I have a few files sized > 1 GB each. I need to remove last few bytes from the files. How can I do it? I prefer to edit file in place to save disk space.
I am on HP-UX.
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Try using hexedit I haven't tried it on HP-UX but it should work. It allows you to move to a location in a file and truncate. I'm pretty sure that it does not read the whole file in but just seeks to the appropriate location for display.
Usage is fairly simple once you have launched it the arrow keys allow you to move around. F1 gives help. Ctrl-G moves to a location in the file (hint: to move to end use the size of the file from the bottom row of the display). Position the cursor on the first byte that you want to truncate and then press Escape T once you confirm the truncate will have been done. Ctrl-x exits.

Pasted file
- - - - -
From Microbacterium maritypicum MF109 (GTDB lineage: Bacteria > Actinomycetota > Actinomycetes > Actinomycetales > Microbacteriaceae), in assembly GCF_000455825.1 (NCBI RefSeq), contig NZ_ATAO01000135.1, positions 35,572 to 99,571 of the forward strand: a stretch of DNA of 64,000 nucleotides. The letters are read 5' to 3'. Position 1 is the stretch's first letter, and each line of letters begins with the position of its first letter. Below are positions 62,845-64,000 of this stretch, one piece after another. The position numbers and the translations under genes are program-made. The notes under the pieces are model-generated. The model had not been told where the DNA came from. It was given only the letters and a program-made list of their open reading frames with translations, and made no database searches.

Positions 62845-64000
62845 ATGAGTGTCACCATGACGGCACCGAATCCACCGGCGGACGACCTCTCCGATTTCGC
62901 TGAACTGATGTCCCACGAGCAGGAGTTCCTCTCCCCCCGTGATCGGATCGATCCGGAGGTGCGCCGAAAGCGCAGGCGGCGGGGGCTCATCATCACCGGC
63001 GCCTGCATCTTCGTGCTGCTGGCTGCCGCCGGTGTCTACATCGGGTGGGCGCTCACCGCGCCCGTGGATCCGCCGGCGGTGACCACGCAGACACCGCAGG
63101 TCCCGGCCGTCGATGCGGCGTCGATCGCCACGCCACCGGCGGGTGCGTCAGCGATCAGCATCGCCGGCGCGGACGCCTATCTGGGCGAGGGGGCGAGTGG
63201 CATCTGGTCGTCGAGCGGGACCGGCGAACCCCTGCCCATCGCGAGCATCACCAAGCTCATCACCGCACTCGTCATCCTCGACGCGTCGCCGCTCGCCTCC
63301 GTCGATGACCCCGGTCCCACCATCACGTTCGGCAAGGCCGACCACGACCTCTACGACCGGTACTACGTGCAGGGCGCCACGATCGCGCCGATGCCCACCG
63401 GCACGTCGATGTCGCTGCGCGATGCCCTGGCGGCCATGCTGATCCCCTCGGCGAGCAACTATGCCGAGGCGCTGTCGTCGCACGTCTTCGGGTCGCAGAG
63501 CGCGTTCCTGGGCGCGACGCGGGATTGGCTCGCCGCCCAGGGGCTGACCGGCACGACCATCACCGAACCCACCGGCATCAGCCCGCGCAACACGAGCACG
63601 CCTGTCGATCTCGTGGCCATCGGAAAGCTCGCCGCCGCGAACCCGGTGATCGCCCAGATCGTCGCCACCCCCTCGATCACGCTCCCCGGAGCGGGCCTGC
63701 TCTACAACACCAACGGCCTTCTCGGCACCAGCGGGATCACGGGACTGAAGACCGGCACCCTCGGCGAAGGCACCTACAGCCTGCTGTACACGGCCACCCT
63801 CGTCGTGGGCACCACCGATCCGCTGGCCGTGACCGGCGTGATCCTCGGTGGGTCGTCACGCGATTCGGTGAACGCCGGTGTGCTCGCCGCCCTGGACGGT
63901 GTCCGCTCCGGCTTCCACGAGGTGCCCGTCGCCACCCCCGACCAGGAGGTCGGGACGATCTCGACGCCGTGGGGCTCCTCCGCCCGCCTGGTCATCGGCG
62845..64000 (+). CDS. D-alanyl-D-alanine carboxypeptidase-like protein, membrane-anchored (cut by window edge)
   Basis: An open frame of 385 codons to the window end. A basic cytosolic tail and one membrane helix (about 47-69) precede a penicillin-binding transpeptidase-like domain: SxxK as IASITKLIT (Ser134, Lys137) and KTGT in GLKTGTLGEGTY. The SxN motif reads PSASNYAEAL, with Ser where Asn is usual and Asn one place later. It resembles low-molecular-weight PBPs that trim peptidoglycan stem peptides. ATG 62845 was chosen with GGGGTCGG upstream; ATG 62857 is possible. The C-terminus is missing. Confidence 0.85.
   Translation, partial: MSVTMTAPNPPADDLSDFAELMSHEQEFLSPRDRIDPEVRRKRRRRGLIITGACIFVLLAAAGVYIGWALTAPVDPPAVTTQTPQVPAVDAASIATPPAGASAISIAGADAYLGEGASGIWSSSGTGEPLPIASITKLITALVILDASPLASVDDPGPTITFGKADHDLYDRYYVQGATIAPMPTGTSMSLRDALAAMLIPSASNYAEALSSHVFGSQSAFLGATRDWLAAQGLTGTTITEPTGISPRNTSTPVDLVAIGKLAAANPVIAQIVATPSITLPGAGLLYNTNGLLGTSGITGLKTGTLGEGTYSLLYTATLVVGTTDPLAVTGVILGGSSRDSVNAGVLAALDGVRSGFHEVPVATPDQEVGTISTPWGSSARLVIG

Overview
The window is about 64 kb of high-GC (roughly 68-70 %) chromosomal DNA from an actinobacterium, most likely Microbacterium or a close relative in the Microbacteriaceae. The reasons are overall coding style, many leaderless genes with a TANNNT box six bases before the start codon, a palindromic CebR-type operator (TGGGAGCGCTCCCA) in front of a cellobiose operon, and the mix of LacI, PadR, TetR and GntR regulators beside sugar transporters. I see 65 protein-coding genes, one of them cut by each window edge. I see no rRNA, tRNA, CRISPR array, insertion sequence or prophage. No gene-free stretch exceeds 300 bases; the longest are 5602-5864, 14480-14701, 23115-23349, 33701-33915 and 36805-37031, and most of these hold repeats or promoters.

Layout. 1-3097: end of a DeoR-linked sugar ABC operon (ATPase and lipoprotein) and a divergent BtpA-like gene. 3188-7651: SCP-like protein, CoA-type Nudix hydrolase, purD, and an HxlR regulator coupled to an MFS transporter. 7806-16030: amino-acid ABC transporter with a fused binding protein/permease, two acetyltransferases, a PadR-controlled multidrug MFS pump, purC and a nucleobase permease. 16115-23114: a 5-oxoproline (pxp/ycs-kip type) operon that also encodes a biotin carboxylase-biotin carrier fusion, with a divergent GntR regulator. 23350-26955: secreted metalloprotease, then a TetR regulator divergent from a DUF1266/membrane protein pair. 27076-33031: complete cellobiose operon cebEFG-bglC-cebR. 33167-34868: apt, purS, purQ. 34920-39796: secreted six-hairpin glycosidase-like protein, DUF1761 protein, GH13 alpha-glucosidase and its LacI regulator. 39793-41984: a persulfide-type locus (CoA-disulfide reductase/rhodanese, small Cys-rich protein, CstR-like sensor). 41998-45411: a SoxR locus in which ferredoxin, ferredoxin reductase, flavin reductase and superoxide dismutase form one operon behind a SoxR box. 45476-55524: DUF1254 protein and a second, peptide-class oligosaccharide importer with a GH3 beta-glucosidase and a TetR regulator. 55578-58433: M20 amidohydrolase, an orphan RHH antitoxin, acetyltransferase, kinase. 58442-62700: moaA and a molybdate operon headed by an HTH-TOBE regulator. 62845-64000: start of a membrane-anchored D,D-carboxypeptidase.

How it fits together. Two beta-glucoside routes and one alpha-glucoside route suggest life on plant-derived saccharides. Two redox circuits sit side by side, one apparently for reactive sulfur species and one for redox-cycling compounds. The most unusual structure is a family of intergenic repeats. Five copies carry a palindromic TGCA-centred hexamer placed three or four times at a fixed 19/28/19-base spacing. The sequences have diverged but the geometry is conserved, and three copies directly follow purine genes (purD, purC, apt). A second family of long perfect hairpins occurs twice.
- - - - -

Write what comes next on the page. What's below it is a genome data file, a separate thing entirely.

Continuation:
Cut 2 kilobytes from end of file:
truncate -s-2K file
You can use dd for example:
dd if=yourfile of=outname bs=4k count=thefirstX4kb
Use a tool that gives you access to the
truncate system call. You can do it with only POSIX tools. Warning, typed into a browser; be especially careful as
dd is even more unforgiving of errors than the usual unix command. 123456 is the number of bytes to keep.
dd if=/dev/null of=/file/to/truncate seek=1 bs=123456
A Perl version is much more readable:
perl -e 'truncate "$ARGV", 123456 or die $!' /file/to/truncate
You can use
awk or any programming language.